Jennifer Marsh, who works an administrative job at a law firm, is frequently labeled “fiercely independent” by those who know her. Marsh has heard the label from friends, family, acquaintances, and even coworkers, all inspired by her unquenchable drive to maintain basic employment.
“I never knew so little effort could garner this much attention,” reveals Marsh, who works as a file clerk. “I’m just doing what every other person in society is expected to do.”
“That’s so like her,” says her mother, Louise Marsh. “Always off doing things. Never wanting to take credit for her incredible spirit. You know she has her own desk?”
The 28-year-old has gone from relying completely on her parents to just barely scraping by on her own in the five years since graduating college. She explains further: “I’m actually fairly codependent. I still let my mom cook for me at least once a week and I’m not one of those people who could like, go to a movie alone—even at work I need help with the copier.”
Being labeled autonomous isn’t always an advantage for Marsh. While at first she enjoyed the unwarranted attention, her oft-remarked-upon self-sufficiency has become a source of tension in some of her relationships. Ex-boyfriend Ben confirms, “During college we could hang whenever we wanted. Once she got her job, she had slightly less time to hang.”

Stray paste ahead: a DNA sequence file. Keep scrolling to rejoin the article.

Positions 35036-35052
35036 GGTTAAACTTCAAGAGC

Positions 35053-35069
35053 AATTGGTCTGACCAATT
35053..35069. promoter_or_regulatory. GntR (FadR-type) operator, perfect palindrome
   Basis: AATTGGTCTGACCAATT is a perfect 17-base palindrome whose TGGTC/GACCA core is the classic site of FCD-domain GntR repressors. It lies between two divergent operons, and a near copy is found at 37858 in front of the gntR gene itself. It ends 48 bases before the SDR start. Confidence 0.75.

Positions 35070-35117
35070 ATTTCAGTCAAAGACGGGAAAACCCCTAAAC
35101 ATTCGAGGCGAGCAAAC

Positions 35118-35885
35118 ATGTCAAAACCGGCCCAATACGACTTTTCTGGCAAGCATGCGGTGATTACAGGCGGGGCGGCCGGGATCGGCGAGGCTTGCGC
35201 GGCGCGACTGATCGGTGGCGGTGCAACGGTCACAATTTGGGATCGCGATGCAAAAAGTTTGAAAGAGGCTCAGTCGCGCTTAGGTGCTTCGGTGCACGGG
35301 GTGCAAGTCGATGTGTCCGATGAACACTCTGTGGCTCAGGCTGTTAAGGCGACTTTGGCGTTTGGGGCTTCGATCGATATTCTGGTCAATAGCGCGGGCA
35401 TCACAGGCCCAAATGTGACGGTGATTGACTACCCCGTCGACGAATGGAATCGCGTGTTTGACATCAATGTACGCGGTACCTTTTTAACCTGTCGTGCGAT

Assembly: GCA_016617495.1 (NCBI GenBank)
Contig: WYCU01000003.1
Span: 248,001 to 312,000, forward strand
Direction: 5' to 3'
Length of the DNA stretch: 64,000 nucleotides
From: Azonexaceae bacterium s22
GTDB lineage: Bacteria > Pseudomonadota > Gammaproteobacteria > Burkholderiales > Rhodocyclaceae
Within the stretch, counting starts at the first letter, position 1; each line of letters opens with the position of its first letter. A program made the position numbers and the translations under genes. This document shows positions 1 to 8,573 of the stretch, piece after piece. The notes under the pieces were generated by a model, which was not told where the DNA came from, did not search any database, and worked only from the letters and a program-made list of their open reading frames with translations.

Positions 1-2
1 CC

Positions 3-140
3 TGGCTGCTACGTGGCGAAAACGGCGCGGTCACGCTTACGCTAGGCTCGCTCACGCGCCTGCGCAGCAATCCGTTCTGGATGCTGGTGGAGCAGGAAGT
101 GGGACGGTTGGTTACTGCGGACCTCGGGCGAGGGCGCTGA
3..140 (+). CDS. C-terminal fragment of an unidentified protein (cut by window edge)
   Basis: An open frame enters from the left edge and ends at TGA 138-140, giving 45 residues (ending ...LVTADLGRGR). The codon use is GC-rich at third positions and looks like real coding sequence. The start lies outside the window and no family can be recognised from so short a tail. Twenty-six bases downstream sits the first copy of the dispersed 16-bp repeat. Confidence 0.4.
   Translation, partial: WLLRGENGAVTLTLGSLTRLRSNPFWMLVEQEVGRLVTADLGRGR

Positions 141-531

By contrast, her family only sees the upside when it comes to her brazen go-getting, “She did it. There’s no stopping this kid,” Her father Larry tells us, beaming, “Next thing you know she’ll be office manager and we’ll all be waving at her in the rear-view mirror.”
In quiet moments, Marsh tries to appreciate the simple pleasures that come with being a self-possessed woman of means. “I do find myself relating more to R&B songs about independent women, so I guess that’s pretty cool.”